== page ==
Monday, 29 April 2013

Turning back the clock? The future of retail banking

In my last post, I commented that there is a fundamental problem with retail bank profitability about which regulators unwisely appear totally unconcerned. Various people have suggested that I am therefore calling for looser regulation. That is a misunderstanding. The issue runs far deeper. Really it calls into question the future of banking as we know it. 

Many people would like to return to a supposed “golden age” of banking, when banks were small and local and bank managers were respected pillars of the community with real power to make lending decisions. And I understand their nostalgia. In some ways they are right. We need to restore trust in banking. But should we - or could we - turn back the clock?

Retail banking began to change in the 1960s with the advent of non-bank lenders and development of money markets.  The UK’s banking cartel was ended in 1971 to level the playing field for banks and non-banks, encouraging competition to give a better deal for customers.  The lifting of exchange controls in 1979 forced banks to compete for deposits with the Eurodollar market. The breakup of the building societies’ cartel in 1983 and relaxation of restrictions on savings banks to allow them to offer a full range of banking services increased the competitive environment for retail banks and reduced their profitability.

In response to this, retail banks started to cross-sell products such as endowment mortgages and pensions early in the 1980s. After Big Bang this expanded considerably when they bought up non-banks that traditionally had provided these products. Despite this, retail banks’ profitability continued to decline, forcing them to seek better returns by gaining market share. They introduced free current account banking and other incentives to attract retail customers. Conversion of building societies into banks from 1988 onwards enabled retail banks to buy up their smaller competitors, and deregulation of merchant banking and the stock market enabled them to acquire ready-made investment banking arms. The age of universal banks had arrived.

Retail banking’s low profitability also forced change from within. The old retail banking model was popular with customers but expensive to run. And keeping back office processing in the branches prevented banks from benefiting from economies of scale and computer technology. So banks centralised their back–office processing in specialised centres with giant computers. Stripping out back-office processing from the branches allowed them to reduce staffing levels and give more focus to product sales.

A new view of retail banking was developing. As deregulation removed the boundaries between different types of financial product, banks saw themselves as “one-stop shops” where customers would come for ALL their financial needs. For retail banks this was a lifeline. Their core retail offering of deposits, payments and vanilla lending was only marginally profitable. But if they could use deposit and current account balances to fund more profitable activities, then it was worth attracting deposits and current accounts. And even more importantly, even if they couldn’t make any money out of core retail banking, they could cross-sell other products to their customer base. Suddenly retail customers became very desirable, particularly at the low- to middle- income level where people traditionally were paid in cash and had little borrowing. They represented an enormous sales opportunity, not just for retail banking products but for far more lucrative things such as endowment mortgages, pensions and insurance.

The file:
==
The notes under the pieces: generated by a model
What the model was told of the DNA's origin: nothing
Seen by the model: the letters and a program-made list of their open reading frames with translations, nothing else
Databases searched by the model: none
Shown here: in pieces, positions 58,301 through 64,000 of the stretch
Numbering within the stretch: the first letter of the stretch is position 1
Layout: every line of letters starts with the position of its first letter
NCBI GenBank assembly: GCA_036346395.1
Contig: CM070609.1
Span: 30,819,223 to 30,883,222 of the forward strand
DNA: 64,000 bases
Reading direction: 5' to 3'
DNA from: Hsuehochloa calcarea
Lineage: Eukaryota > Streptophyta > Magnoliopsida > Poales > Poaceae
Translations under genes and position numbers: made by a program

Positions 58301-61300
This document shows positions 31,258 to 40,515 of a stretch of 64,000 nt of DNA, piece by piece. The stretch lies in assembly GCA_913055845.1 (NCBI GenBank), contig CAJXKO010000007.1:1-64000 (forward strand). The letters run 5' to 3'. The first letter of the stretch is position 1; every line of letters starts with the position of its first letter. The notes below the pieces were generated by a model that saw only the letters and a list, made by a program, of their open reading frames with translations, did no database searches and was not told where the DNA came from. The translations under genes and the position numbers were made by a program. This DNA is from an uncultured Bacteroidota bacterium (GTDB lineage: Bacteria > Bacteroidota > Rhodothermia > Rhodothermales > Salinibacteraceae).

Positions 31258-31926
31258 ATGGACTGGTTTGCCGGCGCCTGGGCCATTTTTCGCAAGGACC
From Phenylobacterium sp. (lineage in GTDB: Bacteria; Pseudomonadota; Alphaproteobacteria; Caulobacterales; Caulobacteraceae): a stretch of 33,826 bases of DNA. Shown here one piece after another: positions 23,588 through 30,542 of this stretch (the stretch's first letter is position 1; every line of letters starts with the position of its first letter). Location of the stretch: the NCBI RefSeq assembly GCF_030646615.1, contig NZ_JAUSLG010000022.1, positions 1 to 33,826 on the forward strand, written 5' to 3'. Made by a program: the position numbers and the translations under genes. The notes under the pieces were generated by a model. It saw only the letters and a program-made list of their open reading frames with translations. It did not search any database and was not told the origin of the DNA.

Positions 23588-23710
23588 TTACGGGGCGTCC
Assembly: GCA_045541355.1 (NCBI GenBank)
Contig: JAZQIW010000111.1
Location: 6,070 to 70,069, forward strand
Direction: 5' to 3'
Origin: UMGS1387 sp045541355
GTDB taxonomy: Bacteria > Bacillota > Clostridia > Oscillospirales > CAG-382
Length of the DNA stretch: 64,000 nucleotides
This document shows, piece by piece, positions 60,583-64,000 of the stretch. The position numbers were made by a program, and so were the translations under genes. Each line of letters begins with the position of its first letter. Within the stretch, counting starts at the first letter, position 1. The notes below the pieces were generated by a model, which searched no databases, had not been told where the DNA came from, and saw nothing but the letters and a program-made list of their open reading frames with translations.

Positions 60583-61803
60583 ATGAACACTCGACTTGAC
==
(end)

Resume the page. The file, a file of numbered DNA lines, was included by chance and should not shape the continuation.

Bank staff didn’t understand these products, but they were given aggressive sales targets for them with penalties for under-performance.  Mis-selling started from the moment that banks diversified into added-value products. The scale of mis-selling across the range of added-value retail financial products has driven people away from banks: few people now would buy insurance from their high street bank. Even trust in core retail banking products has been eroded by what is seen as appalling behaviour by some commercial banks. Investment banking has borne the brunt of people’s anger, and it has suffered a severe contraction, with thousands of job losses. But the large universal banks are far from popular – hence the rise of movements such as Move Your Money, which encourage people to move deposits and current accounts to smaller banks and non-banks such as building societies and credit unions.

The overlay of profitable added-value activities is being stripped away from retail banking, leaving an increasingly unprofitable core. .Very low interest rates are destroying bank margins, while regulation forcing them to maintain higher levels of capital and liquid assets raises their costs. Branch use is declining as customers turn to automated payments and online and telephone banking. As the use of cash declines, transactions through payments systems are at an all-time high, which is a cost to the banks but not currently to their customers. There is growing competition from non-banks for traditional retail lending products, especially online where lending decisions based on credit scores can be made in a matter of minutes.  Legislation is planned to force banks to limit the use of deposit balances to supporting retail lending, not higher value investment banking activities.  And regulators are determined to limit the range of products that banks can sell. To me this does not look like a viable business model. Somehow, retail banks have to make some money.

I foresee a number of ways in which they might improve their profitability for the future.

Free current account banking will end.  Banks are already introducing accounts with monthly fees.  There may be fee-based current accounts similar to mobile phone contracts, setting limits on the volume and types of payments that can be made for a given monthly fee: perhaps there might be a “pay-as-you-go” option for low-volume payments users.